An exclusive look on TODAY Monday of President Barack Obama’s historic visit to a federal prison as part of an HBO Special by VICE News gives a glimpse into his empathy for non-violent offenders.
"I guess the honesty was what shook me the most, about how he opened up and said, 'Yes, I've done drugs and there but for the grace of God go I, and I didn't know my dad,'' VICE co-founder and CEO Shane Smith told Savannah Guthrie and Willie Geist.
"That's pretty unique especially as this presidential race is going on to have a sitting president go there and explain why he had empathy for these prisoners."
In July, Obama became the first sitting president to visit a federal prison when he traveled to the El Reno Federal Correction Institution in Oklahoma, where he met with six inmates serving time for drug offenses.
The visit was captured by VICE News for an HBO special called "Fixing the System," which spotlights the issue of mass incarceration in America.
TODAY was given an exclusive look at the documentary, which airs on Sept. 27.
For Obama, it was part of his campaign to reform the criminal justice system, particularly mandatory sentencing for non-violent offenders. There are an estimated 1,574,700 inmates in state and federal prisons, according to 2013 figures from the Bureau of Justice Statistics.
"As a society, we seem to be OK with certain communities just being locked in this cycle,'' Obama says in the special.
"Our kids are being raised around drug crime, they naturally gravitate toward drug crime, they then get involved in the criminal justice system, and it just churns, and everybody thinks that's normal."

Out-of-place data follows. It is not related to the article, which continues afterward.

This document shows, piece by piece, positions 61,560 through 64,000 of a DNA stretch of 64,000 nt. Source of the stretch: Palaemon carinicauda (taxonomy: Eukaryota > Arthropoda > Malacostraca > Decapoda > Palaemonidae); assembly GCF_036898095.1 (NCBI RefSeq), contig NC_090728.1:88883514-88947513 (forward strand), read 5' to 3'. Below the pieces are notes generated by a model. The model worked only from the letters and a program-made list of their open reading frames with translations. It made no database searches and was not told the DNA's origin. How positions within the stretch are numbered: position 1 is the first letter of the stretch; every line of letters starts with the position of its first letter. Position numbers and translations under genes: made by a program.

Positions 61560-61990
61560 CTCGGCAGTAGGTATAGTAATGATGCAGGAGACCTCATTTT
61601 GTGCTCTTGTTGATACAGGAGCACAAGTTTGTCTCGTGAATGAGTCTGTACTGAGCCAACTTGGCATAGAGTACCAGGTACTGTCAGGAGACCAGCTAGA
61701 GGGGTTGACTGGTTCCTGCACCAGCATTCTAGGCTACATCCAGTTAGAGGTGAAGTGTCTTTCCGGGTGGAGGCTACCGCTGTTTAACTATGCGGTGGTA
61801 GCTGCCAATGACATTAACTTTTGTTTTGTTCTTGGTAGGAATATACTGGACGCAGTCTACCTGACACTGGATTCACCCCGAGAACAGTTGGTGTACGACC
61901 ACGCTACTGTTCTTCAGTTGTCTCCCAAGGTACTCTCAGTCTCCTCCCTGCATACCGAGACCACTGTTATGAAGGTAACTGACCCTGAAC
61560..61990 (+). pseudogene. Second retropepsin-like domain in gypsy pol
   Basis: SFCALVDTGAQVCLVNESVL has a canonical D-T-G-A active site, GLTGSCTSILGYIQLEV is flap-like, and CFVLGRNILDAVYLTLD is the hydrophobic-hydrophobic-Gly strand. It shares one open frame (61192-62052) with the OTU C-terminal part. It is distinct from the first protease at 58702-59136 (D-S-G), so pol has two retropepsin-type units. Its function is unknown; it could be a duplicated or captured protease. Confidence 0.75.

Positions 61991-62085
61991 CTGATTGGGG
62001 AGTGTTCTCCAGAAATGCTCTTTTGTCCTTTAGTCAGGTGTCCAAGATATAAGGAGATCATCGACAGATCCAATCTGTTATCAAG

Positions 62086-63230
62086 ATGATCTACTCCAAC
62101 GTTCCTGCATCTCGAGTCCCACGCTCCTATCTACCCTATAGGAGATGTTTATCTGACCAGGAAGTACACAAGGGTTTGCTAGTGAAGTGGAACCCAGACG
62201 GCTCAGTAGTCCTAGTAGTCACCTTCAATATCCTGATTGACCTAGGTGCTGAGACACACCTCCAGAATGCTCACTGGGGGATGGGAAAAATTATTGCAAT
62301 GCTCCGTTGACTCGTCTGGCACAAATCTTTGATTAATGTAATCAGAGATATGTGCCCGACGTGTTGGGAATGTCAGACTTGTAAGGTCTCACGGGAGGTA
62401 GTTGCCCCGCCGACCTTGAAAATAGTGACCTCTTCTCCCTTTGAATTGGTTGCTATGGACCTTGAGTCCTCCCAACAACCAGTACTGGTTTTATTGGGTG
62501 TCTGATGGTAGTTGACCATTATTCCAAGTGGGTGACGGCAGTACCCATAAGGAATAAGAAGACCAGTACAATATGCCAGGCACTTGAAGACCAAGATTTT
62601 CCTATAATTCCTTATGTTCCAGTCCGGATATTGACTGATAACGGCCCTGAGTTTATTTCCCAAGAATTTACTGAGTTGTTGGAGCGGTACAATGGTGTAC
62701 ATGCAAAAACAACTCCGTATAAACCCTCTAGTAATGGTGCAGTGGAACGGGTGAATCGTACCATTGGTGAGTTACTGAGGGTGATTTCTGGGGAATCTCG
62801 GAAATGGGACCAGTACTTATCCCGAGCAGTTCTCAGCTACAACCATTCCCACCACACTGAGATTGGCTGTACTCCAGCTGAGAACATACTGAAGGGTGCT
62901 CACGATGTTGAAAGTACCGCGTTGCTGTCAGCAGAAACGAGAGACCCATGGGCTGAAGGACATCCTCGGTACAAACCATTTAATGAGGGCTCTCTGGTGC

Smith told TODAY he believed there was a consensus among the president, the attorney general and Republicans and Democrats that something was “horribly wrong.”
"There's not a lot of dissent. There's now just, 'How do we fix it?''' the VICE co-founder said.
In the special, Obama visits with an inmate named Tyrone who is in the midst of a 15-year sentence for a non-violent drug charge and is taking advantage of the prison's college program.
Tyrone says he wants to graduate so he can be a better man for his children, leading Obama to talk about his own father, Barack Obama, Sr.
"I didn't know my dad, and not too many of our young people don't know their dads,'' Obama says.
"Obviously for them to be able to see you in a strong, positive way, that's going to have an impact. I met my dad for one month when I was 10 years old. That was the only time I met him in my whole life."
The president also acknowledged that sometimes pure luck is a factor in avoiding incarceration.
"I did a lot of stupid stuff when I was young, but I've said this before — I was just in an environment where you could afford to make some mistakes,'' he said. "I had more of a margin for error than a lot of kids do."
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